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Market planning

Market planning
Photo by Yan Krukov: pexels

Market planning is the process of developing and implementing a plan to identify, anticipate and satisfy consumer demand, in such a way as to make a profit.

The two main elements of this plan are market research to identify and anticipate customer requirements and the planning of an appropriate marketing mix to meet these requirements.

Market research involves gathering and recording information about consumers, markets, products, and the competition in an organised way. The information is then analysed and used to inform marketing decisions.

There are three main ways of gathering information for market research:

  1. From internal information already held by an organisation, e.g. details of existing customers and their spending habits.
  2. External primary information – i.e. information collected first-hand by interviewing customers and potential customers to get their views about a company, products and services.
  3. External secondary information – using published sources of information e.g. those produced by marketing organisations about products, markets and brands.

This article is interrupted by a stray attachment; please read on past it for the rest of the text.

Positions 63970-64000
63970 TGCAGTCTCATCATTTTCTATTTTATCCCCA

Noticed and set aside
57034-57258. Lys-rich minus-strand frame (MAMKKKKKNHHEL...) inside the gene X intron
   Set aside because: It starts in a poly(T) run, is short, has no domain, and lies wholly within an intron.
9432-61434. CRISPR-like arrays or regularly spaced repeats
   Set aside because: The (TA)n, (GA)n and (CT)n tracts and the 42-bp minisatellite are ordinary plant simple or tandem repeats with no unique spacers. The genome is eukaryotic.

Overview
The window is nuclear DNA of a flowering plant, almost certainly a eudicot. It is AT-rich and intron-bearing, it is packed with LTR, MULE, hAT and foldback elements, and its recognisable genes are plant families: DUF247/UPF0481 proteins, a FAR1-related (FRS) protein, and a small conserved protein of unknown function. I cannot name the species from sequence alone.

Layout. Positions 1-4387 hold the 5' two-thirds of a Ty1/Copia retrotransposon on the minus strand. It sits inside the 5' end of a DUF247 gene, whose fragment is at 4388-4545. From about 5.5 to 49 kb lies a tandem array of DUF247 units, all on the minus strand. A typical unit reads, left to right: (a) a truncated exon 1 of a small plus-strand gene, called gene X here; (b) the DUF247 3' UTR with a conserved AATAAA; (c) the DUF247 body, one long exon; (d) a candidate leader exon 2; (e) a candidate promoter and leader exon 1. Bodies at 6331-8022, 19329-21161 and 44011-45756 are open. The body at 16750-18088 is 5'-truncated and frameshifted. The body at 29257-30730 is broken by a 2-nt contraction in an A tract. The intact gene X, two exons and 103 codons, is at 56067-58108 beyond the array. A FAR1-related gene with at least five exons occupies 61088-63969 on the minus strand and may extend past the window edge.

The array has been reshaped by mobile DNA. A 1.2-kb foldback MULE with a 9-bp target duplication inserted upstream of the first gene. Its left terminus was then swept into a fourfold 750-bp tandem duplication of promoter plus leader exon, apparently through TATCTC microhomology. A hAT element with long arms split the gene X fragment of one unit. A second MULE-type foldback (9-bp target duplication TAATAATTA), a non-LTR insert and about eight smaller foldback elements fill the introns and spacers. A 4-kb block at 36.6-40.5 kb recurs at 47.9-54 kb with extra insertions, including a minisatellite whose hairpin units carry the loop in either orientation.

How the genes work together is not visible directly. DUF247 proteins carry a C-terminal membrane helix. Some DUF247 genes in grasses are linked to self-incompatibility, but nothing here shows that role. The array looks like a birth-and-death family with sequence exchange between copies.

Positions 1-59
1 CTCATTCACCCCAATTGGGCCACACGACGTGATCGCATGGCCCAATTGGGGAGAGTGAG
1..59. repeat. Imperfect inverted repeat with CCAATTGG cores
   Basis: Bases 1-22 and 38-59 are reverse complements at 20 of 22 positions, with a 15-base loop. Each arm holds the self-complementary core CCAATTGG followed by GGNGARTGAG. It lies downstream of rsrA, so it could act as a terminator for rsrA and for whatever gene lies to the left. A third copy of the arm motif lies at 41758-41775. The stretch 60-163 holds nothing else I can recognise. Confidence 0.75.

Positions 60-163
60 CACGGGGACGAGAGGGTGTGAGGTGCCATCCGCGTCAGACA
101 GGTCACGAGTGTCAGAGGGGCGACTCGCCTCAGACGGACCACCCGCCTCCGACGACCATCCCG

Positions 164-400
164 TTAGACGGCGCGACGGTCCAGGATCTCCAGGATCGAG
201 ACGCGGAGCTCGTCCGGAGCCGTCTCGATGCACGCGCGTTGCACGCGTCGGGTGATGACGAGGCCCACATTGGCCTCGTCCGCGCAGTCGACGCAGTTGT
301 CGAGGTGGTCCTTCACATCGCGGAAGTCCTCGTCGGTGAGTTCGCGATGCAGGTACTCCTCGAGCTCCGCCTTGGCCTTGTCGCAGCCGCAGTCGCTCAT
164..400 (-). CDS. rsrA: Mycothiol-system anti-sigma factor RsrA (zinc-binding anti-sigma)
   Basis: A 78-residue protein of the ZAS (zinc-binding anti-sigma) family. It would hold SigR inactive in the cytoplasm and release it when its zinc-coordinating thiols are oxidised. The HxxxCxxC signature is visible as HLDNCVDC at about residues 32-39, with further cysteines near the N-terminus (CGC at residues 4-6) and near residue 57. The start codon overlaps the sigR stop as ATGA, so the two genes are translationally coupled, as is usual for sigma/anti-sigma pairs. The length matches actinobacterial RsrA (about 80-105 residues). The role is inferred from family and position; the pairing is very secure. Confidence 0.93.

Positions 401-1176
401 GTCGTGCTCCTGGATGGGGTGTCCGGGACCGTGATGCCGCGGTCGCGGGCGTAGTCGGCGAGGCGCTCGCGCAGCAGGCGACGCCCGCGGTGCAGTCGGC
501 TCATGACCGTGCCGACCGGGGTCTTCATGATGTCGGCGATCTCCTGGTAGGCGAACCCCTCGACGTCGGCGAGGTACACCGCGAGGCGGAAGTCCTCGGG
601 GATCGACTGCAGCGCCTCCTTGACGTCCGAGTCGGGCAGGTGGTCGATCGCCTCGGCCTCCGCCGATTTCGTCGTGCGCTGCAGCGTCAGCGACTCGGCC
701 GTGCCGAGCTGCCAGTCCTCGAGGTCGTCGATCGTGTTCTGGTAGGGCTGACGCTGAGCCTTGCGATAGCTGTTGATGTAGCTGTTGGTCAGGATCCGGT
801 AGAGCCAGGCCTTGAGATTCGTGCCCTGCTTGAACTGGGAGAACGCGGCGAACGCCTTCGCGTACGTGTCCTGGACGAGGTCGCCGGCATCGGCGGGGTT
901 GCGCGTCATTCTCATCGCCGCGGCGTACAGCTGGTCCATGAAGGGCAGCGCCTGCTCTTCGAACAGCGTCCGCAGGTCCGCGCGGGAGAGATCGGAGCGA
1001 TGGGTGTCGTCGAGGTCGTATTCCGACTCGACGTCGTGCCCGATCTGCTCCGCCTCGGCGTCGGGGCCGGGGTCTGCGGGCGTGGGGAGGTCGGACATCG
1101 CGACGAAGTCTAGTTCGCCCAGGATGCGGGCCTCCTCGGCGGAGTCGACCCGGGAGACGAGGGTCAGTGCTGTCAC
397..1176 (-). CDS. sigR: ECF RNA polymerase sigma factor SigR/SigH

Marketing planning can then be used to:

  1. assess how well the organisation is doing in its markets.
  2. identify current strengths and weaknesses in these markets.
  3. establish marketing objectives to be achieved in these markets.
  4. establish a marketing mix for each market designed to achieve organisational objectives.

Service organisations like the Inland Revenue and Abbey will carry out marketing to find out about the sort of service that their customers and clients require in order to create an appropriate marketing plan.

Manufacturing organisations like Cadbury Schweppes, Corus, Audi and Nissan will carry out product research in order to create an appropriate marketing plan for their products (as well as associated services).

A simple definition of market research is ‘keeping those who provide goods and services in touch with the needs and wants of those who buy the goods and services.’

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